I'm setting up a spread sheet to keep track of fire calls that volunteer firefighters respond to. We require that they make a certain % of calls per quarter to stay on the fire department. Data is recorded on a spreadsheet where the first two column headings are "line number" and "Firefighter name" and then there is a long list of fire incident numbers which is basically a unique number after the 4 digit year (2010001, 2010002, and so on). I put a 1 if the firefighter responded to that call and a 0 if they did not. Sounds pretty simple so far doesn't it?

The problem comes in when I need to separate this long line of fire calls up into 4, 3 month segments and add the calls up for each quarter/firefighter. I could have 20 fire calls in 3 months but I might also have as many as 50 so the start and end points for each quarter will be different from year to year and I don't want to re-do all my formulas every year.

I've setup another tab/sheet called "Start Here" which whoever inputs the data will be asked to provide the last incident number for each quarter. I had planned on using this to compensate for the variable start and end locations for the SUM formula for each quarter.

So what I've tried so far (I'll brake up the formula cause it's kind of long):Formula 1: =ADDRESS(ROW('Calls and Trainings'!C6),MATCH('Start Here'!B16+1,'Calls and Trainings'!A5:FF5,0),4)

Formula 2: =ADDRESS(ROW('Calls and Trainings'!C6),MATCH('Start Here'!B21,'Calls and Trainings'!A5:FF5,0),4)

Both of these formulas do the same thing. They both search the column headings for the last incident number of the quarter provided by the user in the Start Here Tab. Once they find it, they each give one of the cell addresses I need for the SUM formula. The only diff between the two is the first uses the previous quarters last incident number and adds one to get the first incident in the this quarter. Both of the above formulas work by themselves but when I go to put them in a SUM formula like so . . .

Complete Formula: =SUM(ADDRESS(ROW('Calls and Trainings'!C6),MATCH('Start Here'!B16+1,'Calls and Trainings'!A6:FF6,0),4),ADDRESS(ROW('Calls and Trainings'!C6),MATCH('Start Here'!B21,'Calls and Trainings'!A6:FF6,0),4))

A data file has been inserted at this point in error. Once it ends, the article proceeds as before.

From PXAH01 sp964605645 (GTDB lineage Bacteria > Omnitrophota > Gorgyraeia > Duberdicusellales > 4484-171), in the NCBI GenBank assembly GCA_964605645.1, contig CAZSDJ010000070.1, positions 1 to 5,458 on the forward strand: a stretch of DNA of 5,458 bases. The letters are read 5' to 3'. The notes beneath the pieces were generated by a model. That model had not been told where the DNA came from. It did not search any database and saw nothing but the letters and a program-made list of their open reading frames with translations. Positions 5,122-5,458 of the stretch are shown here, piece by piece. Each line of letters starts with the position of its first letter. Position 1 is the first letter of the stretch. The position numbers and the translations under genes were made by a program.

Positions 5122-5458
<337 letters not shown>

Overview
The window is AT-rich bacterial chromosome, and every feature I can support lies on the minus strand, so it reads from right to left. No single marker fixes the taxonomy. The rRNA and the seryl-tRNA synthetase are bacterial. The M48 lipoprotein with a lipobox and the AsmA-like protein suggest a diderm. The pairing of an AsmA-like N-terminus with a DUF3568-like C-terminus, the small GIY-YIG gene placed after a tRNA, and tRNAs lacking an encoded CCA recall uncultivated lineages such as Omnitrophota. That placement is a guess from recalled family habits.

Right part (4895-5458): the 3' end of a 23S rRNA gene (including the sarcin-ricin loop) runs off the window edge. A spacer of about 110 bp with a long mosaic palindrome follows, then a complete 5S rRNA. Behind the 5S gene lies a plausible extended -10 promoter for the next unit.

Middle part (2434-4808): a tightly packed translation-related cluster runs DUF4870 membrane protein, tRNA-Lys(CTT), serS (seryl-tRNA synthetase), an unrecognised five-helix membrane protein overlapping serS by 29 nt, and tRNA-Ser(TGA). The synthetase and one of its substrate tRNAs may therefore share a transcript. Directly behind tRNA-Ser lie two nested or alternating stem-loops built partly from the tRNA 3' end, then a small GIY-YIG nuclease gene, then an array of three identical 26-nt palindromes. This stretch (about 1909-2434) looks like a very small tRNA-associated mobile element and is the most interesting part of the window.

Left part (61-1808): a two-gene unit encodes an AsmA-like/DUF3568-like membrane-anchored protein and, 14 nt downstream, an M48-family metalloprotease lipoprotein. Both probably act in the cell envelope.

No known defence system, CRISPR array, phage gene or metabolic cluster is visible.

When I put this formula in it gives me this error: "A value used in the formula is of the wrong data type."

What I'm thinking is going on is that Formulas 1 and 2 above are giving outputs in a way that the SUM formula can't process them as cell addresses/locations. I don't know how to fix this nor am I sure if I can fix it.So my question is, can I fix the above formula so that it works or do I need to find a different way of doing it?

Thanks for the help.

Hi, If incident dates are placed in row 1, starting at column C (you have line # & firefighter in cols A & B), and the first firefighter name is in row 3 (cell B3)

then in a results area, create four pairs of headings with start and end dates for each quarter.

If the first quarter dates are in cells AA1 and AA2 enter this formula in cell AA3

AA3 is the same row as the first firefighter's name:=SUMPRODUCT(($C$1:$N$1>=AA$1)*($C$1:$N$1<=AA$2)*($C3:$N3))This will count the 1's on row 3 underneath all the incidents, for the specified quarter.

For this example the incidents were in columns C to N, but they can extend as many columns as required.SUMPRODUCT() will only sum the values where the criteria are matched, in this case on or after a start date AND on or before a finish date.

It doesn't matter if there are empty columns, so set up SUMPRODUCT () to use as many columns as you might have fire calls.Drag the formula down as many rows as there are firefighter names.

Add a pair of dates for each quarter in cells AB1/AB2, AC1/AC2 & AD1/AD2

Drag the SUMPRODUCT() formulas to the right to extend them to four columns and you will have the four quarter totals.Note that all dates must be in an Excel recognized format.

Hope this helps.

Regards

I tried to set up a workbook to make your formula cause the "data type" error, but the best (worst?) I could do was produce a #VALUE error. I solved that issue by using modifying your formula as follows:

=SUM(INDIRECT(ADDRESS(ROW(Sheet1!C6),MATCH

(Sheet2!B16+1,Sheet1!A6:FF6,0),4)),INDIRECT(ADDRESS

(ROW(Sheet1!C6),MATCH(Sheet2!B21,Sheet1!A6:FF6,0),4)))The reason for those changes is that the ADDRESS functions were returning things that looked like this:

=SUM({"A6"},{"G6"})

By adding INDIRECT to this, I was able to actually SUM the values in those cells.

P.S. The way I determined that was via the little known F9 feature. If you highlight a portion of a formula in the Formula Bar and hit F9, Excel will evaluate that portion of the formula right in the Formula Bar. You just have to make sure you highlight something that Excel can evaluate. In this I case I highlighted:

ADDRESS(ROW('Start Here'!C6),MATCH('Calls and Traingings'!B16+1,'Start Here'!A6:FF6,0),4)

Thank you very much for the responses. I went with the first response and it works great. I did tweak it a bit so that all the required formula is contained in one cell. Final Formula: =SUMPRODUCT(($C$6:$FF$6>='Start Here'!$B$16+1)*($C$6:$FF$6<='Start Here'!$B$21)*($C7:$FF7))

Again, thanks a bunch.

Hi, Glad to hear you got it to work and thanks for the feedback.

Regards

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